Saturday, January 28, 2012

Patterns versus Outcomes

Matthew Yglesias was his usually astute self the other day, explaining how concepts of “meritocracy” as the only pattern of social mobility does not really carry its utopian implications in its final analysis. Specifically, Yglesias explains that
[...] the more important thing to keep in mind is that a meritocracy is not necessarily a very admirable place, unless it's also a human society in which people are enjoying a high quality of life (emphasis his)
Yglesias' reminder is important because, at the end, concerns for real welfare outcomes cannot be ameliorated by keeping with a patterned system of social organization, no matter how well or just that pattern may seem designed.

Now, awhile back Ron Paul claimed that
You can't save free markets by socialism I don't know where this idea ever came from. You save free markets by promoting free markets and sound money and balanced budgets.
This understanding that United States' social problems would be rectified if the only the invisible hand of the market was unleashed is, as student of markets, a frustrating oversimplification on a few levels; but more importantly it glibly ignores the long term issues of free market patterns.

Markets produce both winners and losers. This is ideal because we find markets to be the most just way to sort between people who are “worthy” of wealth and power and those who are not. What I mean by this, is that people like Steve Jobs and Mark Zuckerberg produced highly profitable and demanded products that in many ways increase overall social welfare. They have been rewarded for their innovations with large salaries, public profiles and attention among public policy makers. Steve Jobs “deserves” all of the wealth he amassed because he oversaw the profitable production of productivity and welfare increasing consumer electronics.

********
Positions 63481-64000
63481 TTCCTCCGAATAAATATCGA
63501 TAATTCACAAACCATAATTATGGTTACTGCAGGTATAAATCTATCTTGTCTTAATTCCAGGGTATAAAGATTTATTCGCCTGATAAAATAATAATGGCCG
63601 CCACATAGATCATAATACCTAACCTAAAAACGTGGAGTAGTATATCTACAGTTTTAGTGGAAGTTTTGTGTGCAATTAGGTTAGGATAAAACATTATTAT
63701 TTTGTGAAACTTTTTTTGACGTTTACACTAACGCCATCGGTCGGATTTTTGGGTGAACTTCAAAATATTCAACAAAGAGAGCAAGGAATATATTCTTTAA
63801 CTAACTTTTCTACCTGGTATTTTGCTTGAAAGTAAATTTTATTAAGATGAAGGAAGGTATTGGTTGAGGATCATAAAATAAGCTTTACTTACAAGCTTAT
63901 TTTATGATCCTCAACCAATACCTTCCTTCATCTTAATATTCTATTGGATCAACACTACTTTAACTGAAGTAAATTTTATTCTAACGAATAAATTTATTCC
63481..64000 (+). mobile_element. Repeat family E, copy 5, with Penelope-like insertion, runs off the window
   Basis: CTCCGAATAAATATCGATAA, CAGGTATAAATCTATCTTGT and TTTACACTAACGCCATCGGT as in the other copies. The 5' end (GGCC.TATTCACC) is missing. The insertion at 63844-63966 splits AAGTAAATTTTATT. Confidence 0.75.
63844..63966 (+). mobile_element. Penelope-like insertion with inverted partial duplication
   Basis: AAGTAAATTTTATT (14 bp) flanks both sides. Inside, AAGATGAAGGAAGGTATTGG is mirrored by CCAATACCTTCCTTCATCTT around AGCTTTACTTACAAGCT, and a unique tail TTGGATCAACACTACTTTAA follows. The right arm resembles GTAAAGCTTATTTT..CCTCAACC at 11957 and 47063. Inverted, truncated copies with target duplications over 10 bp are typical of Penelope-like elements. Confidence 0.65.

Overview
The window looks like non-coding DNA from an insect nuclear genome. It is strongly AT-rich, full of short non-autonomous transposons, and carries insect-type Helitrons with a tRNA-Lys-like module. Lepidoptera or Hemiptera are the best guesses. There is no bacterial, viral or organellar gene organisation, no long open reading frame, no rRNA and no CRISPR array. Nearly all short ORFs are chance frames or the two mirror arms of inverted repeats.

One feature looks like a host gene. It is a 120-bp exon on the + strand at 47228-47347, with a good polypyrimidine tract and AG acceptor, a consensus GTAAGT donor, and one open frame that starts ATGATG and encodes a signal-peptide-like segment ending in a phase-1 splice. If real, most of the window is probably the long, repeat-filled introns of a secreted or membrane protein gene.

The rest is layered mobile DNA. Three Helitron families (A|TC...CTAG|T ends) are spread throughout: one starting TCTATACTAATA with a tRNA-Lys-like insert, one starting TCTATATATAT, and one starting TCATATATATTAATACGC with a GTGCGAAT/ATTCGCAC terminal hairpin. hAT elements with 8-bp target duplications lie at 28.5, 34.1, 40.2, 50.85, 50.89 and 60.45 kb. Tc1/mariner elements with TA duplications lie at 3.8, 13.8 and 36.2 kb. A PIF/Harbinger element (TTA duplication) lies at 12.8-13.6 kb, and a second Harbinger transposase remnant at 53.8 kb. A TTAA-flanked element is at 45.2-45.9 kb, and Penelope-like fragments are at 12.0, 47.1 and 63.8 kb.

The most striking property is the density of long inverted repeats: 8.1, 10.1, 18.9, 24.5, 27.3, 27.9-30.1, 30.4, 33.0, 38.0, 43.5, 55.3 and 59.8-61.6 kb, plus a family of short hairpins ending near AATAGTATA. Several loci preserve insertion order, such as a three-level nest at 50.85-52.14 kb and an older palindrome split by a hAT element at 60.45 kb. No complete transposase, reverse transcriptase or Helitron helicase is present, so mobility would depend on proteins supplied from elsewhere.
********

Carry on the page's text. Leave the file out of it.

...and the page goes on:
As an aside, I want to be clear here that am not attempting to equate individual wealth with moral rectitude or human value; nor should the reader take the implication that any of the gentlemen and gentlewomen who profit substantially from their business ventures are pure Horatio Algers'. The profitability of Apple, Facebook, Google, GE, et. al., must be viewed in the context of the public goods that American society provides.

I simply wish to claim that, compared to other possible social ordering options, the one that directly links increasing social welfare in a decentralized way (through products consumers demand) with cash incentives (the profitability of efficiently offering the best product) is in my view the superior choice.

Now, the mechanism that drives these positive outcomes is market competition. As with any competition that produces winners, there are losers as well. The main issue that free-marketers like Ron Paul elide by, is that a system the produces loser who struggle to feed or house themselves, or care for their children's basic medical needs, is particularly savage. If the choice to alleviate such savagery is "socialism," then I should apply for a party card.

My basic point is that we have real concerns for welfare outcomes based in our most innate ability to have a capacity for humanity. The outcomes of markets help use realize the goal of increasing human welfare, but we need to recognize that there are very real aspects of market outcomes that does violence to that goal. To ignore that, is a cowardly attempt to take the good without acknowledging the bad.

This is not an indictment against the free market system; it is simply a plea for greater understanding of it. Furthermore, the argument that markets are an end unto themselves, is one that evidences a basic ignorance how markets work, let alone the logic of the market system itself.

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